Eranthis hyemalis

Eranthis hyemalis

Cyclamen coum

Cyclamen coum

Crocus crysanthus 'E A Bowles'

Crocus crysanthus ‘E A Bowles’

Scilla mischtschenkoana 'Tubergiana'

Scilla mischtschenkoana ‘Tubergiana’

That completes the tour of the January garden.

Please visit the Patient Gardener  to see more end of the month views.

9 comments

Gravatar 1 Janet/Plantaliscious { 02.01.13 at 6:27 pm }

Great that all your tender plants have survived the winter so far, lets hope there isn’t a late cold snap, I too have a mass shrub moving programme to get on with! Re eucalyptus, yes, beautiful tree, but the tree surgeon who removed ours when it got too large said that once they start to lean you have to get rid of them as they will never straighten up and will, in time, fall over…

Gravatar 2 Curbstone Valley Farm { 02.01.13 at 10:43 pm }

I’m procrastinating…I also need to do some winter cleanup. I’ve taken care of the vegetable garden, but now everything else needs to have frost damage pruned, or be fertilized. At least there are some signs of spring, despite all your recent snow. The yellow crocus are lovely!

Gravatar 3 Lea { 02.02.13 at 12:12 pm }

Wonderful to see Spring flowers!
Have a great week-end!
Lea
Lea’s Menagerie

Gravatar 4 wellywoman { 02.03.13 at 5:43 pm }

I’m planning a front garden re-jig too. I’ve gone for a cottage garden theme but at this time of year it suffers from lack of interest. My plan is to get a few more grasses and a bit of topiary in there. I’m looking forward to seeing your plans for both the front and back gardens.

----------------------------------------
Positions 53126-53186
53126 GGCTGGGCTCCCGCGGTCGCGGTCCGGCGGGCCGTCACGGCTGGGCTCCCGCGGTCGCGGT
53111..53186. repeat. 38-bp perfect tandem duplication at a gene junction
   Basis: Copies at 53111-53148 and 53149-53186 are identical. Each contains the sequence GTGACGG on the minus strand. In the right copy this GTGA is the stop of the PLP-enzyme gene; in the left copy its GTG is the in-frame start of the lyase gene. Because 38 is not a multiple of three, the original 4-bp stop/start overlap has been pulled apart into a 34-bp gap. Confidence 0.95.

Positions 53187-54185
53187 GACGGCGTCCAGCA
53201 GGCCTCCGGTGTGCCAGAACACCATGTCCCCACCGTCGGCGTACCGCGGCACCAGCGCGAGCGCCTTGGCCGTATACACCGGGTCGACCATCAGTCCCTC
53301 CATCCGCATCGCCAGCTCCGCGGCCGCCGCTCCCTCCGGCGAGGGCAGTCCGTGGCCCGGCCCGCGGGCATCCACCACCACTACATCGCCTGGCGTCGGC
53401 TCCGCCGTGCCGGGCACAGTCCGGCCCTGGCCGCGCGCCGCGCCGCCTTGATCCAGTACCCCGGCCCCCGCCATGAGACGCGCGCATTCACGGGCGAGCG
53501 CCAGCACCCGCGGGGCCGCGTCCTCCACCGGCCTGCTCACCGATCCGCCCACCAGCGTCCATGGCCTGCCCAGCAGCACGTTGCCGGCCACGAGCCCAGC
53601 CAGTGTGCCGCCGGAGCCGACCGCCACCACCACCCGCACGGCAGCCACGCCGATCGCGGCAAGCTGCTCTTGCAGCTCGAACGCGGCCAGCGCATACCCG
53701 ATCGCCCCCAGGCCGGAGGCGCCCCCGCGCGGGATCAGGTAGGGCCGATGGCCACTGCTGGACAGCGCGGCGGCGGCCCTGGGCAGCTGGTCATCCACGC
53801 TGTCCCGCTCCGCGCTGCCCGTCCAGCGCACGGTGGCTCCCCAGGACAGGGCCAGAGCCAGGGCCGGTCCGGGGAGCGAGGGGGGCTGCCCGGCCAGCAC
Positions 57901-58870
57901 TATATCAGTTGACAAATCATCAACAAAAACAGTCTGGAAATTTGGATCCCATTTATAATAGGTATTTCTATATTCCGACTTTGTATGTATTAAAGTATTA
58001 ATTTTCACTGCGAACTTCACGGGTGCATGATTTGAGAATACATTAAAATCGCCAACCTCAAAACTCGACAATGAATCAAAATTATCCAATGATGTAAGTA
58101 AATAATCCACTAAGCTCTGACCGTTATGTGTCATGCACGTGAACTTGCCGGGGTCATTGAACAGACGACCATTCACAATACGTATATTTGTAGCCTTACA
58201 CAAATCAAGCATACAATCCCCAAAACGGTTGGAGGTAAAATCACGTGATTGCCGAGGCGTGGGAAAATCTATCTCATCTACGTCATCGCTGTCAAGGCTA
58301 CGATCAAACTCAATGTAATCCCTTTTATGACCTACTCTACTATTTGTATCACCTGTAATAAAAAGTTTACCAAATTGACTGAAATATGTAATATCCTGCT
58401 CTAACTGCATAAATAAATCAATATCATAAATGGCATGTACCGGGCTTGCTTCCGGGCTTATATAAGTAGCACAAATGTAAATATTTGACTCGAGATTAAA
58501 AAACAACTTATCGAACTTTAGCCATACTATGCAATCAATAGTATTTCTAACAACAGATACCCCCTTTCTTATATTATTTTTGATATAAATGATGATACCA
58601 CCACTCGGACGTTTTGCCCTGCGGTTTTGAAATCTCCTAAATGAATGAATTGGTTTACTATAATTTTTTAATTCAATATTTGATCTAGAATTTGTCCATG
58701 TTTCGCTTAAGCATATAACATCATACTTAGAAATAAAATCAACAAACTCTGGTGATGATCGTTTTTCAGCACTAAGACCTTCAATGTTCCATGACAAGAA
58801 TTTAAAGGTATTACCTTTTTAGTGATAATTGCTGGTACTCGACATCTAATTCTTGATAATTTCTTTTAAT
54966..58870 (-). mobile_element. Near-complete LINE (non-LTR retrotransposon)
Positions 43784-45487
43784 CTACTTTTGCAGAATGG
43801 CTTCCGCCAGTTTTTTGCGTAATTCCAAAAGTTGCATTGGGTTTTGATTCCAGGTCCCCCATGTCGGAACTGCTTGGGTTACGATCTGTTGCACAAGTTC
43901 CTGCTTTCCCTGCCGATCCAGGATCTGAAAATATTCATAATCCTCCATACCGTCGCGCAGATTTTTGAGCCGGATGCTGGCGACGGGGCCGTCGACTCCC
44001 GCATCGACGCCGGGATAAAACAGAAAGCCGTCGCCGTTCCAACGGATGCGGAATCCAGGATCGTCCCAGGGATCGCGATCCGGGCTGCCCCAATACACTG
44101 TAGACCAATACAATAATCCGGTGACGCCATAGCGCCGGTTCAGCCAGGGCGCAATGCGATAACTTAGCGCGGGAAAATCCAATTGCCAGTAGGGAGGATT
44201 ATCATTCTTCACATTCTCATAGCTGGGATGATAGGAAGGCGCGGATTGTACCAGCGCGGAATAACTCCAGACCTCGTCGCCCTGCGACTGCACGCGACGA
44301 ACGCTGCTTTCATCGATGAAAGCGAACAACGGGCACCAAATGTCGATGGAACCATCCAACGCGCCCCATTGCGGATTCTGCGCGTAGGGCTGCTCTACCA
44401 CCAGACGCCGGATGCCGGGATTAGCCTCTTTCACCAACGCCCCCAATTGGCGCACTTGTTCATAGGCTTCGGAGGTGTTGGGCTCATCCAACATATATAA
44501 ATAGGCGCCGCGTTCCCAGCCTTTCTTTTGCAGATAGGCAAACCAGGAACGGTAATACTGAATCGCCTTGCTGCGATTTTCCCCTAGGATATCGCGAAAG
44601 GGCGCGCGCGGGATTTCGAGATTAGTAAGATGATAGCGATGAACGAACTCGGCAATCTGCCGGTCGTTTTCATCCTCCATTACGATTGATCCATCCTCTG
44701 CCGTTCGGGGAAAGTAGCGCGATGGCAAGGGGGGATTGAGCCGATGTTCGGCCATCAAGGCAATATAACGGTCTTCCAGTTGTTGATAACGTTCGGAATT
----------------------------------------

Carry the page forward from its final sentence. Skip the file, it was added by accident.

Gravatar 5 Helen/patientgardener { 02.03.13 at 8:32 pm }

Oh your shrub moving scheme sounds as complicated as mine! Could you pollard the eyclaptus? I had one that I used to cut right back each year and it sent out new shoots very quickly, saying that it wasn’t as large as yours though.
Your Daphne is wonderful, I have only seen them as small shrubs which haven’t been very inspiring but I am now reconsidering.
Thanks for joining in again this month

Gravatar 6 Anna { 02.06.13 at 11:25 pm }

I’m glad that I’m not the only fair weather gardener about :) Went to the allotment on Saturday for a meeting – the site was packed with active plot holders. I could not wait to get home.

Gravatar 7 sweetbay { 02.14.13 at 8:10 pm }

Your garden has such a wonderful cottage character to it. I haven’t seen that sort of Daphne before, it looks extraordinary!

Gravatar 8 Jean at Jean's Garden { 02.19.13 at 1:32 am }

From the other side of the pond where it is still winter, I’m delighting in your early blooms. It’s just about time for me to look at all those notes I made to myself last year — you know, “divide hosta ‘Paul’s Glory’ and replant one division at other end of bed. Move the remaining plant forward and to the left about 9″, etc.” I do find it satisfying to do this kind of spring tweaking of the garden.